FAN BASS: PUSHING BUTTONS OR PUSHING BOUNDARIES

June 27th, 2012

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Bassnectar at EDC - Vava Voom Tour 2012Lorin reopens the Fan Bass vault and answers a classic question about performing and DJing that has been the subject of much recent internet hype waffle:

QUESTION: Hey Lorin – I’ve always wondered, and I think I speak for a lot of people when I ask this, but what exactly do you do on stage when you’re performing live? A lot of people argue that electronic music is nothing more than a DJ pushing buttons and that it takes “no skill.” I always tell them it is much more than that – obviously it takes skill to produce everything that you have, and I feel like your shows do in fact involve much more than just pressing play and pretending to mess with knobs, but could you please elaborate on how you actually do perform? I think that a lot of people are also curious. Keep spreading the word brotha!!! – kidonwheels

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This is a long answer. And yet I feel I am leaving a lot out. It is a complex issue, and I considered posting a 1,438 part tweet but this seemed like a better approach, so here are my thoughts on it:

Personally, i have a really technical style of DJing, and a very aggressive/interactive approach to playing a set: i like to get my hands dirty, take risks, and steer people on a powerful journey. I am constantly pushing myself beyond my comfort zone, expanding the boundaries of how to make people freak out and lose their minds. I work 20+ hours every week of the year on new content, new effects and new techniques. I view DJing as an art, and quite frankly as an honor, to perform for a captive audience in a world of short attention spans and overstimulation. During a set I work nonstop, frantically combining unlimited loops & sounds & samples & effects into customized “live remixes” . I also get the fuck down, I let myself dance and enjoy the music the same way I do when I am at home working in the studio: i LOVE music, and I have been producing, remixing, sampling, synthesizing, creating, and DJing for over 15 years. Most people love music, I think. But a lot of today’s DJs are getting by with the bare minimum, and there is a lot of confusion about what is really going on. Are DJs just “pressing play”? What does that mean? Is it bad?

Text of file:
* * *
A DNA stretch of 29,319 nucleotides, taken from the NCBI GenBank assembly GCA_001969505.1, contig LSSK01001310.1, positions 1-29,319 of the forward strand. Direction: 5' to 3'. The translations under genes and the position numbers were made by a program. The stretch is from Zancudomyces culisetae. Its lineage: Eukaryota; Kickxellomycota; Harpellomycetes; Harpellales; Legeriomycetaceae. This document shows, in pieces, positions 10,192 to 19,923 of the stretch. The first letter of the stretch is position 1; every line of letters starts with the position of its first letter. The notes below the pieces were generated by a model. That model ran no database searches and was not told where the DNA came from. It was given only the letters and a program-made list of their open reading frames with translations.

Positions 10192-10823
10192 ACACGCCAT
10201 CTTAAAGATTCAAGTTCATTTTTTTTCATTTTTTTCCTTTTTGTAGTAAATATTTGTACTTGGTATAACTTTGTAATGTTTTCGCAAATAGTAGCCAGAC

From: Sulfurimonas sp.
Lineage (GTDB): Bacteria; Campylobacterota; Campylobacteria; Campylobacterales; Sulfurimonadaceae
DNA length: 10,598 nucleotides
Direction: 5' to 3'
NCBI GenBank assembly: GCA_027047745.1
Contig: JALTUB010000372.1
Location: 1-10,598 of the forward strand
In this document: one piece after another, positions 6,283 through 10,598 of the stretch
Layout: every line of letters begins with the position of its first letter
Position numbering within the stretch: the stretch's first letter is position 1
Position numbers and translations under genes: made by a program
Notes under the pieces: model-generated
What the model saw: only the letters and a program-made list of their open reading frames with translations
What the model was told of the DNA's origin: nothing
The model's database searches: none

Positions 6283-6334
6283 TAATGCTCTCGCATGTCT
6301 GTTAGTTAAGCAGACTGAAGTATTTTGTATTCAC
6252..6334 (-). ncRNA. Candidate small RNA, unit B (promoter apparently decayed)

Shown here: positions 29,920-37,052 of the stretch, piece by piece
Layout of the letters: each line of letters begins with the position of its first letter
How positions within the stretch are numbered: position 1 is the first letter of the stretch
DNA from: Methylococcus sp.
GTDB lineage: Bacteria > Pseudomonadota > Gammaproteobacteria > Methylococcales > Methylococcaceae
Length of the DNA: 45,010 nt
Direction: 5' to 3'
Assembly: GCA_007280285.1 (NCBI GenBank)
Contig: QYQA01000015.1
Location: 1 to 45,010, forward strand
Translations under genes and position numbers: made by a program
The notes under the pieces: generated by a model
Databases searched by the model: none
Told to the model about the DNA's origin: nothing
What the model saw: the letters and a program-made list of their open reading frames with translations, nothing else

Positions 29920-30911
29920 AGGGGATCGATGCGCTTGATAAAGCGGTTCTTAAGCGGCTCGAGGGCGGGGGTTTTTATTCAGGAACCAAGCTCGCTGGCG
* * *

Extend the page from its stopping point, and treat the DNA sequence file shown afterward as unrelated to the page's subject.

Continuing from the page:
To really understand the hot topic of “button pushing” let’s get clear about several things:

1. What is the definition of a “DJ”?
2. The difference between “mixing” and “selecting”
3. What is happening up on stage during a DJ set?
4. What is “live” VS a “live experience”?
5. What is all the fuss about?

1. Definition
The verb to “DJ” means you are playing music; broadcasting it for someone else to enjoy. That’s it. It doesn’t mean you are curing cancer, it doesn’t mean you are playing guitar in a rock band. However, just like the verb “running” there are a million ways to do it. You can run a race, you can run in place, you can run to escape danger, you can run towards someone you love, you can run for fun, you can fake-run, you can run on a treadmill, you can run up stairs, you can modify your run and skip or sprint or gallop or moonwalk. There are a million ways to run, and a million reasons for running. Same with DJing. There are a million ways to DJ (a small sound system at a house party, a playback set on the radio, a simple showcase of music you wrote for a special occasion, a seamless mix of your favorite songs, etc). What matters to me is the experience of those in attendance, how delighted/moved/stimulated/pleasured they are. That said, I am a fanatic when it comes to pushing the limits of creativity, and always throwing more “ingredients” into the pot.

2. Mixing vs Selecting